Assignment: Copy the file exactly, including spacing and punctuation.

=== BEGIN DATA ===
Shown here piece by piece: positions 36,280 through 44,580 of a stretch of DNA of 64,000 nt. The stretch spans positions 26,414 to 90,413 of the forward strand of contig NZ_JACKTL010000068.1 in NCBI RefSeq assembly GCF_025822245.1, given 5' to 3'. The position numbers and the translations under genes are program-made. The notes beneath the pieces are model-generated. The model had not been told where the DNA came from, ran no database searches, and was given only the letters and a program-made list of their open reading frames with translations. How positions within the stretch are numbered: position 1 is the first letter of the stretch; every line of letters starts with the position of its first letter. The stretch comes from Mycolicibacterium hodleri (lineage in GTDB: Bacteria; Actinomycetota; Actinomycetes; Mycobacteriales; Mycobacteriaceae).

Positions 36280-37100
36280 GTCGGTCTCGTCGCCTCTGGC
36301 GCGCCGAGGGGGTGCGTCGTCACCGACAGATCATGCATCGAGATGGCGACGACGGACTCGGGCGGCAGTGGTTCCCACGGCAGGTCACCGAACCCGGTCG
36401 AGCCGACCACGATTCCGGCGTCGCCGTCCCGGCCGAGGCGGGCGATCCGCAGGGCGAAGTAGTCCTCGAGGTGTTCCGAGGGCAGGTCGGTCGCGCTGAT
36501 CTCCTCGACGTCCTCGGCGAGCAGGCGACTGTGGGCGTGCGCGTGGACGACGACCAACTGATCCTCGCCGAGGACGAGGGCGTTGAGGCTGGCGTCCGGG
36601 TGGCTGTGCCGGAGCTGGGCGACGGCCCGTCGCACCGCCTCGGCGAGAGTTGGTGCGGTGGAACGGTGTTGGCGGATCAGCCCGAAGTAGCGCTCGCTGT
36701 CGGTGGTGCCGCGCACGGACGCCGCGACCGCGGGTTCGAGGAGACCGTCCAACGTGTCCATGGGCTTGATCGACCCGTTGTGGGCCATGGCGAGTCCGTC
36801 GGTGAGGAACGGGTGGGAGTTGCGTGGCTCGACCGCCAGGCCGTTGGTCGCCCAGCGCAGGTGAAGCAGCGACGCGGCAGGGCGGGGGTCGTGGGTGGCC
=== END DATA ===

Shown here piece by piece: positions 36,280 through 44,580 of a stretch of DNA of 64,000 nt. The stretch spans positions 26,414 to 90,413 of the forward strand of contig NZ_JACKTL010000068.1 in NCBI RefSeq assembly GCF_025822245.1, given 5' to 3'. The position numbers and the translations under genes are program-made. The notes beneath the pieces are model-generated. The model had not been told where the DNA came from, ran no database searches, and was given only the letters and a program-made list of their open reading frames with translations. How positions within the stretch are numbered: position 1 is the first letter of the stretch; every line of letters starts with the position of its first letter. The stretch comes from Mycolicibacterium hodleri (lineage in GTDB: Bacteria; Actinomycetota; Actinomycetes; Mycobacteriales; Mycobacteriaceae).

Positions 36280-37100
36280 GTCGGTCTCGTCGCCTCTGGC
36301 GCGCCGAGGGGGTGCGTCGTCACCGACAGATCATGCATCGAGATGGCGACGACGGACTCGGGCGGCAGTGGTTCCCACGGCAGGTCACCGAACCCGGTCG
36401 AGCCGACCACGATTCCGGCGTCGCCGTCCCGGCCGAGGCGGGCGATCCGCAGGGCGAAGTAGTCCTCGAGGTGTTCCGAGGGCAGGTCGGTCGCGCTGAT
36501 CTCCTCGACGTCCTCGGCGAGCAGGCGACTGTGGGCGTGCGCGTGGACGACGACCAACTGATCCTCGCCGAGGACGAGGGCGTTGAGGCTGGCGTCCGGG
36601 TGGCTGTGCCGGAGCTGGGCGACGGCCCGTCGCACCGCCTCGGCGAGAGTTGGTGCGGTGGAACGGTGTTGGCGGATCAGCCCGAAGTAGCGCTCGCTGT
36701 CGGTGGTGCCGCGCACGGACGCCGCGACCGCGGGTTCGAGGAGACCGTCCAACGTGTCCATGGGCTTGATCGACCCGTTGTGGGCCATGGCGAGTCCGTC
36801 GGTGAGGAACGGGTGGGAGTTGCGTGGCTCGACCGCCAGGCCGTTGGTCGCCCAGCGCAGGTGAAGCAGCGACGCGGCAGGGCGGGGGTCGTGGGTGGCC